Embarking on a Joint Venture in Maritime Oil and Gas Exploration: A Closer Look at the Consortium Formed by QatarEnergy, TotalEnergies, and Eni in Lebanon.

Lebanon has witnessed a significant shift in its energy sector dynamics with the announcement of a three-way consortium between QatarEnergy, TotalEnergies, and Eni to explore oil and gas in two maritime blocks off its coast, signaling an intriguing turn of events for the region’s energy landscape. Amidst a complex geopolitical backdrop and an evolving global energy market, this endeavor, heralded by the Lebanese energy ministry, unfolds a chapter that could be pivotal for Lebanon’s economic prospects and energy security.

In a beacon of positive development amidst Lebanon’s multifaceted challenges, the energy ministry declared that QatarEnergy would be joining hands with France’s TotalEnergies and Italy’s Eni to foster exploration activities in the nation’s offshore sectors. The consortium underscores a shared vision and collaborative effort aimed at harnessing the potential encapsulated in the eastern Mediterranean and Levant offshore areas, which have historically proven to be reservoirs of substantial gas discoveries, especially over the previous decade.

Following months of intricate negotiations, the stakeholder distribution among the consortium members was agreed upon, with QatarEnergy securing a 30% stake, while TotalEnergies and Eni would retain 35% each. Notably, this resolution emerges after Lebanon’s first licensing round in 2017, during which a consortium—comprising TotalEnergies, Eni, and Russia’s Novatek—was victorious in procuring bids to explore offshore 4 and 9 blocks.

However, the journey to this current consortium configuration has not been without its share of challenges and evolutions. In September 2022, Novatek relinquished its involvement, thereby bestowing its 20% stake upon the Lebanese government. This withdrawal necessitated the recalibration of stakeholder investments and roles within the exploration project and rendered the involvement of a new partner, QatarEnergy, both timely and vital to sustaining the momentum of exploration activities.

Moreover, the geopolitical dimension, invariably intertwined with energy exploration and production in the region, played a critical role in shaping the framework and agreements related to these maritime blocks. Particularly, the lingering dispute between Lebanon and Israel concerning their maritime border witnessed a historic resolution in the month succeeding Novatek’s withdrawal. The U.S.-brokered landmark agreement between Lebanon and Israel, delineating their maritime borders, became a pivotal determinant in the structuring and future trajectory of the exploration endeavors in block 9. Notably, a portion of block 9 is situated south of the newly established border with Israel.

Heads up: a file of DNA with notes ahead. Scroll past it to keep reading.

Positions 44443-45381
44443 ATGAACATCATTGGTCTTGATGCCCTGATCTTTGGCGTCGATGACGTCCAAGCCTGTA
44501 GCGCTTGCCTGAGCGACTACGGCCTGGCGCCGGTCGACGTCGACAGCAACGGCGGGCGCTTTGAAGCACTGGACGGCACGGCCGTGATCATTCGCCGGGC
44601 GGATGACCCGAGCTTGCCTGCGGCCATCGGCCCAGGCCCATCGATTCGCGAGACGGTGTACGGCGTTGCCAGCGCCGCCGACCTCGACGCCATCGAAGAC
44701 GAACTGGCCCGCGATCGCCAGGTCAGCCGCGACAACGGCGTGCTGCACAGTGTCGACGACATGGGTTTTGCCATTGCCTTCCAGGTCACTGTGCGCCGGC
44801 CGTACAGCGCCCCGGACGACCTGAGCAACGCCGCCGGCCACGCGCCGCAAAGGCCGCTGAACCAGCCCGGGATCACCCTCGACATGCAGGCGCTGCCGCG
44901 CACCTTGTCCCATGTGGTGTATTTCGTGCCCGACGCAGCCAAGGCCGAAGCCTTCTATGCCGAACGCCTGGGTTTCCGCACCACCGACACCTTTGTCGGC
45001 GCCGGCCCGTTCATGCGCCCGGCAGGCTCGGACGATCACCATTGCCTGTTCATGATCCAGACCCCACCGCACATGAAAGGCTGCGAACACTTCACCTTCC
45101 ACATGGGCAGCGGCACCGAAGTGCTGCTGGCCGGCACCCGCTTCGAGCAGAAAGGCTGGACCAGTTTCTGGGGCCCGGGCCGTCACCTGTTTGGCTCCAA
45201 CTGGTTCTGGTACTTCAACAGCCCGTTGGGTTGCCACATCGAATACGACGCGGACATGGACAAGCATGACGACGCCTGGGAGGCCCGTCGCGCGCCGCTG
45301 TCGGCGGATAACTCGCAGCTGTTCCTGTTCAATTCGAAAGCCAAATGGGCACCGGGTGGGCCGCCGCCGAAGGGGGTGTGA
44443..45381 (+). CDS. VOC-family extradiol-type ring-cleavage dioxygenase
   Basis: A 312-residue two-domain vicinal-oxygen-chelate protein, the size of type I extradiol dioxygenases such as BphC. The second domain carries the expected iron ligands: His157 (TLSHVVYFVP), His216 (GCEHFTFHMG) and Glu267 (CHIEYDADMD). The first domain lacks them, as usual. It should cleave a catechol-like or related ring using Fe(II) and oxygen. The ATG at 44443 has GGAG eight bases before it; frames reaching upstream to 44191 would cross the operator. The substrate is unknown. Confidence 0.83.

A distinct and diplomatically nuanced agreement between Total and Israel was fashioned concerning the revenue generation from the aforementioned segment of block 9, reinforcing the intricacy of managing energy exploration within a context of layered geopolitical considerations. The agreement firmly established that neither Lebanese nor Israeli corporations would operate in the zone located below the newly delineated border, instigating the transfer of the TotalEnergies and government stakes to entities referred to as “vehicles” of TotalEnergies and precipitating the quest for a new consortium partner.

This ambitious exploration initiative arrives amidst heightened global interest in the eastern Mediterranean and Levant regions, particularly given the notable gas discoveries in the previous decade and the augmented reliance on diversified gas supply chains in the aftermath of Russia’s invasion of Ukraine. The consortium, therefore, not only represents a cooperative venture aimed at tapping into the rich energy potential off Lebanon’s coast but also resonates on a larger scale within the context of regional energy security and global energy supply dynamics.